May 30, 2011
This started with my current obsession, which is oddly and plainly, roasting potatoes.
From which rose a lovely collection of small plates that we passed and shared over a couple of glasses of wine. Well, Cherub didn’t have any wine.
It was all easily pulled together a Monday night on a long weekend, Memorial Day here in America and Bank Holiday for those across the pond. It’s a leisurely way to enjoy a meal or entertain. It’s basically the more familiar tapas only with Mediterranean flair. In fact many a Greek meal begins and ends entirely with mezedes.
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May 22, 2011
I was at a Slow Food Columbus meeting recently and overheard someone mention how many other cities have one central market, whereas Columbus has many scattered farmer’s markets. Farmers market season is truly gearing up here in Columbus and today’s lovely weather reminded me how beautiful the central market in Nancy was when I visited last month. The Nancy market had everything from freshly butchered whole lapins, to the famous Bresse chickens, diminutive Periwinkles, tiny glass pots of tangy, fruit-laced yogurts, and tender white asparagus the exact length and thickness of a baby’s arm. I loved how the fresh herbs were displayed and kept fresh in cascading water fountains. Here are a few of my favorite photos.
Playlist included C’est la vie, par Coralie Clément
May 10, 2011
Sometimes, you just want a little cocktail, but only have a few things in the fridge or pantry. This is perfect drink for those times. We seem to almost always have a lime or a knob of ginger lying around as I’m always making Asian noodles of one sort or another. Tried and true, this is a gimlet with just a little twist. It’s extra delicious with OYO Vodka. But then again, just about everything is better with a little OYO Vodka.
Candied Ginger Gimlet, makes one
3 ounces vodka, use OYO if you can find it
1 ounce lime juice
1 ounce ginger simple syrup
For the candied ginger simple syrup:
In a nonstick pan, take a thumb-sized piece of ginger, peeled and diced, and throw it in with a tablespoon of sugar and a tablespoon of water. Heat it until it becomes extremely syrupy, and add it to your simple syrup (1/2 c sugar, 1/2 water, brought to a boil, simmered for a moment or two and allowed to cool). Let it infuse for as long as you like, but try to give it at least 15 minutes. Strain.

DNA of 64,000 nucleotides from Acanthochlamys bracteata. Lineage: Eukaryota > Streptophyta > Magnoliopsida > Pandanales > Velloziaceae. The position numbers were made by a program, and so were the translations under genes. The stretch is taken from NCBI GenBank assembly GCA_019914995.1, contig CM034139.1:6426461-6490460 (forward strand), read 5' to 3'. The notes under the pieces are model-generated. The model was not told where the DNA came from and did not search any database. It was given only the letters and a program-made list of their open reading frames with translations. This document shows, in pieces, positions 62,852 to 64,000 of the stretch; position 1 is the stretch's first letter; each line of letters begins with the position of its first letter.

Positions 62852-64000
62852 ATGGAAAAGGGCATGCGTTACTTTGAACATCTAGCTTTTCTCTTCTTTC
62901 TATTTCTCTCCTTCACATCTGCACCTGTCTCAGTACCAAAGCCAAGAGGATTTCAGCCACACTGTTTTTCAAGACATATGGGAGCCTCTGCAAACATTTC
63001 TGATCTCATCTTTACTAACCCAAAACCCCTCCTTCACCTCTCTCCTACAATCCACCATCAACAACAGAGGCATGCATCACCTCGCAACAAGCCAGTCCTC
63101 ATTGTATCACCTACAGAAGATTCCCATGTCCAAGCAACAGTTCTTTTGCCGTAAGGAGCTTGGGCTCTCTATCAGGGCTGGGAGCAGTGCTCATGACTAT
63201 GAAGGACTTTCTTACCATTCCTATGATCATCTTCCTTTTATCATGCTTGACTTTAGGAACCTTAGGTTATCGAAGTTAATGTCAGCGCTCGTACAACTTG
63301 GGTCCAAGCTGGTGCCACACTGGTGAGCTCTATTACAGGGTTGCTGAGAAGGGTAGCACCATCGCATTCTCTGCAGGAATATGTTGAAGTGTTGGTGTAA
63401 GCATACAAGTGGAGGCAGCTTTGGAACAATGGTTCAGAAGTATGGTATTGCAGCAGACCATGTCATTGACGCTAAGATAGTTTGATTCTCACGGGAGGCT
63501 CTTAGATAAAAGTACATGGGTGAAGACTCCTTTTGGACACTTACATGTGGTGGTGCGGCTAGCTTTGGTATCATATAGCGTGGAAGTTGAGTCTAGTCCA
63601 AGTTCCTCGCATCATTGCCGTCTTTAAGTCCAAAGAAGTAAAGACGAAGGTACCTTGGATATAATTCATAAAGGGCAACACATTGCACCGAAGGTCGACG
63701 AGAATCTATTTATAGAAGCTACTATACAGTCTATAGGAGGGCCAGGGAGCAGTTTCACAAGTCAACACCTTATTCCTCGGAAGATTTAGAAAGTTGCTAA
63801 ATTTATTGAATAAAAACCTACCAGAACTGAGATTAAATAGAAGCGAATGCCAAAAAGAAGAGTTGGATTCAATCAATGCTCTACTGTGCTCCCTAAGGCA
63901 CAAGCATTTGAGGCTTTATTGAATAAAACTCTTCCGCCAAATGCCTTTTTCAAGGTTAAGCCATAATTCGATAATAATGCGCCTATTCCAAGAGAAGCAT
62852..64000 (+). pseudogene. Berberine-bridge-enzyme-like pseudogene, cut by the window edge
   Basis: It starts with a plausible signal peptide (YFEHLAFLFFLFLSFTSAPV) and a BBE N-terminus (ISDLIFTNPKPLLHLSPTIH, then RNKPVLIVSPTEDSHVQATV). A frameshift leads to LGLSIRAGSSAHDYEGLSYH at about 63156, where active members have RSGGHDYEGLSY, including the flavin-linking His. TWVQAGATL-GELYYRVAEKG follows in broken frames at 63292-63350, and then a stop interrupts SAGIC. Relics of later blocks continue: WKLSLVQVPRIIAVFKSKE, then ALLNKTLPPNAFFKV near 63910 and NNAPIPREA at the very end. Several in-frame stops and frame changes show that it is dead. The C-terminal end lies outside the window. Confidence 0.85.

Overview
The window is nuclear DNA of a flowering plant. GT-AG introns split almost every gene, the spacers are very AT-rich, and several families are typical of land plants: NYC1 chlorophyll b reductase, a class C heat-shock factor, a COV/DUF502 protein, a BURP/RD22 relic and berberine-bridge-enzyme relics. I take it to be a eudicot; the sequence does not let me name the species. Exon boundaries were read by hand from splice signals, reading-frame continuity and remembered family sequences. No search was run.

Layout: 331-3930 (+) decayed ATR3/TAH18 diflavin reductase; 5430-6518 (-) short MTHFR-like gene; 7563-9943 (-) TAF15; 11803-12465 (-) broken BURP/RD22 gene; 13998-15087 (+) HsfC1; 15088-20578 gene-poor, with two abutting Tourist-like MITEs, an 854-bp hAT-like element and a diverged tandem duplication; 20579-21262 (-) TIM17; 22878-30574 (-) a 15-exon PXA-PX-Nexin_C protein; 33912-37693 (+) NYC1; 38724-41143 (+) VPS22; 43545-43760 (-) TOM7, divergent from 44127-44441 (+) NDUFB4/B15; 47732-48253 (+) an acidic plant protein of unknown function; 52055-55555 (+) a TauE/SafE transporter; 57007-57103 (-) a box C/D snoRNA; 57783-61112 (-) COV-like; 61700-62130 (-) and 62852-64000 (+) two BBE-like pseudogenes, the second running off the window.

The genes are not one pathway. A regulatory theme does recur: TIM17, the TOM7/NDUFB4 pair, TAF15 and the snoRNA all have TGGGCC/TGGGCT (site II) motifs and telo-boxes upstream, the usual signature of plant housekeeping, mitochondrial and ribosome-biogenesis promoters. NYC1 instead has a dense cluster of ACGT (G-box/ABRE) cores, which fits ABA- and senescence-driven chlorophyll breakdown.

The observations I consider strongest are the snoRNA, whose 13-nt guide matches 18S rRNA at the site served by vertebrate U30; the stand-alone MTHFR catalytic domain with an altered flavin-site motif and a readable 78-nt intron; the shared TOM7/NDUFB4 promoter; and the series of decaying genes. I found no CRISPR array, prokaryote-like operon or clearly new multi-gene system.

For the cocktail:
In a shaker with crushed ice, combine all ingredients, shake well, and strain into a martini glass. Garnish with ginger and lime.
Playlist included Surfboard, by Esquivel.
May 8, 2011
Mother’s Day afternoon was spent just how I wanted it: out at a gorgeous farm, with good food, family and friends. Pleasantview Farm is twenty miles outside of Columbus, but feels a world away. The farm is quiet with vast expanses of meadow and sky. A working organic dairy farm, it is home to a great many head of beautiful dairy cows and their adorable offspring.
Since it was a potluck, I brought along an easy asparagus salad that was drizzled with a mustard dressing just before serving (a Ball jar works great for this). It was an easy, no fuss day. Perfect for Mother’s Day.
Asparagus Salad with Shallots, serves plenty at a potluck
2 pounds asparagus, stringy ends removed
1 thick slice of pancetta, cut into 1/4 inch dice
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May 6, 2011
At night on the streets of Brussels, under bare bulb illuminated striped awnings, teeny cafe tables perilously balance candles, seafood platters, buckets of moules, mounds of frites and encourage smiling diners to stay a little later, have one more Kriek, share one more story.
The next day that very same street is closed up tight: light bulbs switched off, awnings drawn in, tables gone, sidewalks washed and no one at all on the street.
Save for the delivery man. Leaving bags of onions and crates of young lettuces and meter long baguettes. The ingredients to create an enchanting evening all over again.
May 4, 2011
Don't eat it all at one sitting. Don't eat it all at one sitting. Don't eat it all at one sitting.
I picked this up in Brussels. You can get yours here from the good folks at le Chocoholique.
May 4, 2011
I’ll admit to a slight amount of jet lag. By slight I mean passing out after dinner and waking up at four the next morning.
So I haven’t really blogged dinner in as timely a manner as I’d like; but there you go.
This lovely dish was inspired by a restaurant we happened upon in Brussels the first night we were there. It was called Hemispheres and it was an ode to the southern hemisphere in all it’s diversity. From Indian curries to tagines, the menu ran the gamut. The sauce on the salmon was heavenly. I almost thought there was coconut in it, but it was simply the combination of cream with the deeply yellow colored spices that evoked that sweetness.
This salmon dish could be done in any manner of ways. In fact, why even use salmon? Try it with
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